TED Conversations

Damon Horowitz

In-House Philosopher, Google


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LIVE CHAT With Damon Horowitz: When have you realized that you were wrong about what you once thought was right? June 8, 2011, 5-6PM EDT

Join us for a LIVE conversation with serial entrepreneur, philosophy professor, and Google Director of Engineering, Damon Horowitz.

This conversation will open at 5:00PM EDT, June 8th, 2011.

"I am curious to hear what prompts people to moral reflection and reconsideration: When have you realized that you were wrong about what you once thought was right?"


Closing Statement from Damon Horowitz

I’d like to thank everyone for sharing their thoughts and experiences here. My TEDxSV talk was intended as a provocation for the technology industry in particular to reflect further upon our ethical decision making – but I am delighted to see that it has encouraged much broader discussion.

The prominent themes I hear in this conversation reinforce the value of education, experience, and humility in our moral development. So long as we continually challenge ourselves to question our beliefs, there is some small possibility that we will not always be wrong about what is right.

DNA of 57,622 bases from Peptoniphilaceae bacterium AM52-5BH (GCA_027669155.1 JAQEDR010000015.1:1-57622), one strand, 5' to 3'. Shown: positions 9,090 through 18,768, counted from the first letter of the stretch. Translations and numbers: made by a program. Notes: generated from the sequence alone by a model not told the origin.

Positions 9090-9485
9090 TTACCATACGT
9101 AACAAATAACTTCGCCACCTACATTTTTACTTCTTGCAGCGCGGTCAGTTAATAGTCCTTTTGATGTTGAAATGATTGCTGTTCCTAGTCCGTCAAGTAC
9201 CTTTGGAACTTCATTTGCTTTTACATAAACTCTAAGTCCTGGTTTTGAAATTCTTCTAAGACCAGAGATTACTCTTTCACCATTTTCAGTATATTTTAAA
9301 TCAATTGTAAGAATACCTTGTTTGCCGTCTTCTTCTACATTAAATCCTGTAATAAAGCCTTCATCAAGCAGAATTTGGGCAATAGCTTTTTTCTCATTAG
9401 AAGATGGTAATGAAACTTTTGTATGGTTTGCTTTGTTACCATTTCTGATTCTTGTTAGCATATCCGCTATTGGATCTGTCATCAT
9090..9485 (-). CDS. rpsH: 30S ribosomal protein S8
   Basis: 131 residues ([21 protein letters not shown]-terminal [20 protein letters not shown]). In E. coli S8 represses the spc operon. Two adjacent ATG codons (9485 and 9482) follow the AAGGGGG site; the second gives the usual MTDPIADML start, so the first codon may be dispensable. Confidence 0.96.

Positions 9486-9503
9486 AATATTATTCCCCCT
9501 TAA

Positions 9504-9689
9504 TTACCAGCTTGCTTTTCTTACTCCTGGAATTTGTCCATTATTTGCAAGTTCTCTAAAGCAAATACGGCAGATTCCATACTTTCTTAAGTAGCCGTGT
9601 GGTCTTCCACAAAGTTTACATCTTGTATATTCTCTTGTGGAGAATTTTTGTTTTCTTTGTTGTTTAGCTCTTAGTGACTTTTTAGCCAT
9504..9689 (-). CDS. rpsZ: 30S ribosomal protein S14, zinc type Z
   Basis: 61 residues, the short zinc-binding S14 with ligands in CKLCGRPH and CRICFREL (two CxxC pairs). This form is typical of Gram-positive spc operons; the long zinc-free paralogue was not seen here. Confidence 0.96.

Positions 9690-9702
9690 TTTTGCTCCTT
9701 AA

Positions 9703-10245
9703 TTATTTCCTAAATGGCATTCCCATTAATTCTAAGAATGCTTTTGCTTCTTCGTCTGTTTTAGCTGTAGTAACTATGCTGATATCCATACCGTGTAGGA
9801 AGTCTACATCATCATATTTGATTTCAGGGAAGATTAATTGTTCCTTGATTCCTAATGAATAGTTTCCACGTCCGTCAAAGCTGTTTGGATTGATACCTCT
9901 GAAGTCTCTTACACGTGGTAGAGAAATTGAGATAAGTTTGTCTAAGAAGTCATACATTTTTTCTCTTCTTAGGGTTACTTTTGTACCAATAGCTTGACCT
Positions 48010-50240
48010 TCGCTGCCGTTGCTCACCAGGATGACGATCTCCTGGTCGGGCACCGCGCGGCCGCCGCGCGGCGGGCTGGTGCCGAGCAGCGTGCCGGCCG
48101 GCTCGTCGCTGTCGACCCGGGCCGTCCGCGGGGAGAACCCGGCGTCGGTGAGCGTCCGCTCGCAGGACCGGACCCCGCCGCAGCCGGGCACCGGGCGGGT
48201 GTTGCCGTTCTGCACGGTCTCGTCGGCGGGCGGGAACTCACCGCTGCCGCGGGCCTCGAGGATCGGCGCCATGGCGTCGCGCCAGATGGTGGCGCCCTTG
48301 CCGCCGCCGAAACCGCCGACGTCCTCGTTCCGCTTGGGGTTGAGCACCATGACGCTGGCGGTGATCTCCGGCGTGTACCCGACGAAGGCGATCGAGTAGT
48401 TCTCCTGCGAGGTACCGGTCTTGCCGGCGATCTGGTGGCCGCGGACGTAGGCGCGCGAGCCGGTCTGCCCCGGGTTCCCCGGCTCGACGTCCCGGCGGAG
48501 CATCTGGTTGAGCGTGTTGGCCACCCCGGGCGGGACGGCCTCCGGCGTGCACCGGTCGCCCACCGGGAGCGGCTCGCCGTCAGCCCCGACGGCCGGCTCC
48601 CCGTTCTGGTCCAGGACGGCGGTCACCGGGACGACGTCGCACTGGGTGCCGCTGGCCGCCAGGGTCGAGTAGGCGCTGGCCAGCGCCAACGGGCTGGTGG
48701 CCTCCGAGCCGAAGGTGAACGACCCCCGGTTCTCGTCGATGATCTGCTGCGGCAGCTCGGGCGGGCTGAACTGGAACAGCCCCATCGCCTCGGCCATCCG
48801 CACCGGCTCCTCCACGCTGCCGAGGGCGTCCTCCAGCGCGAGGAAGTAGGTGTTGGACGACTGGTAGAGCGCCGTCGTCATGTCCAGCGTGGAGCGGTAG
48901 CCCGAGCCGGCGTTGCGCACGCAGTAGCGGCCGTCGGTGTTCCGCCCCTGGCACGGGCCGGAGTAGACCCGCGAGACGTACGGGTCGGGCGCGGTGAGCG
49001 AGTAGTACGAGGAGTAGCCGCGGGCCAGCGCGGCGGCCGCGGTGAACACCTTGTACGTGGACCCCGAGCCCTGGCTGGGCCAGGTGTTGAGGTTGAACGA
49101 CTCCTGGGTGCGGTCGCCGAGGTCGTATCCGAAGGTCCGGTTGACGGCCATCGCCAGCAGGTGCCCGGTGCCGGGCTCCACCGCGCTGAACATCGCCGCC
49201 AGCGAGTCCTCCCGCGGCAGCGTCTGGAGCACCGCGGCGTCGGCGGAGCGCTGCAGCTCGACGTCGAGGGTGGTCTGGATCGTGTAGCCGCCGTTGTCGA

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  • Jun 8 2011: Reflecting over ones moral beliefs or any belief requires strength. It requires strength to entertain the idea of letting go of a belief or readjusting it. I think at times we identify ourselves too much with our beliefs. We use them as the source of who ME is. But, are my beliefs the essence of me really? If so then I would say we are then a direct product of our environment whether we like it or not. I began to let go of my stringent hold on my belief system when I moved abroad and everything was challenged. I soon decided to not believe in any one cause just because or with blind faith, rather to discern and reflect. Does this really suit me? Does this feel right to me? It is possible to believe without buying the whole package? Yes, I think so. It's not lacking faith it's being reflective and honest to yourself. Why do we insist on you either have to join this or join that. I can join neither completely and still have conviction. Personal reflective conviction. What I want to know however is, why people can't admit they are wrong or have done wrong. Especially when it is plain as day for everyone. I guess you would call it denial. But, how does their head work, do they see it? Do they not see it? Do they see it and then repress it? Is it a protective mechanism? And why do I, when obviously being lied to for no apparent reason, not point it out. Hey you are lying to me. What is it we are afraid of in these situations that we allow being lied to? And why do people lie about the most inane things? This reflection came at an import store. You don't sell flour because you don't want to. Don't give me a ten minute lecture about customs poking holes etc. I know you are lying you know you are lying, but to what purpose and why are you even compelled?

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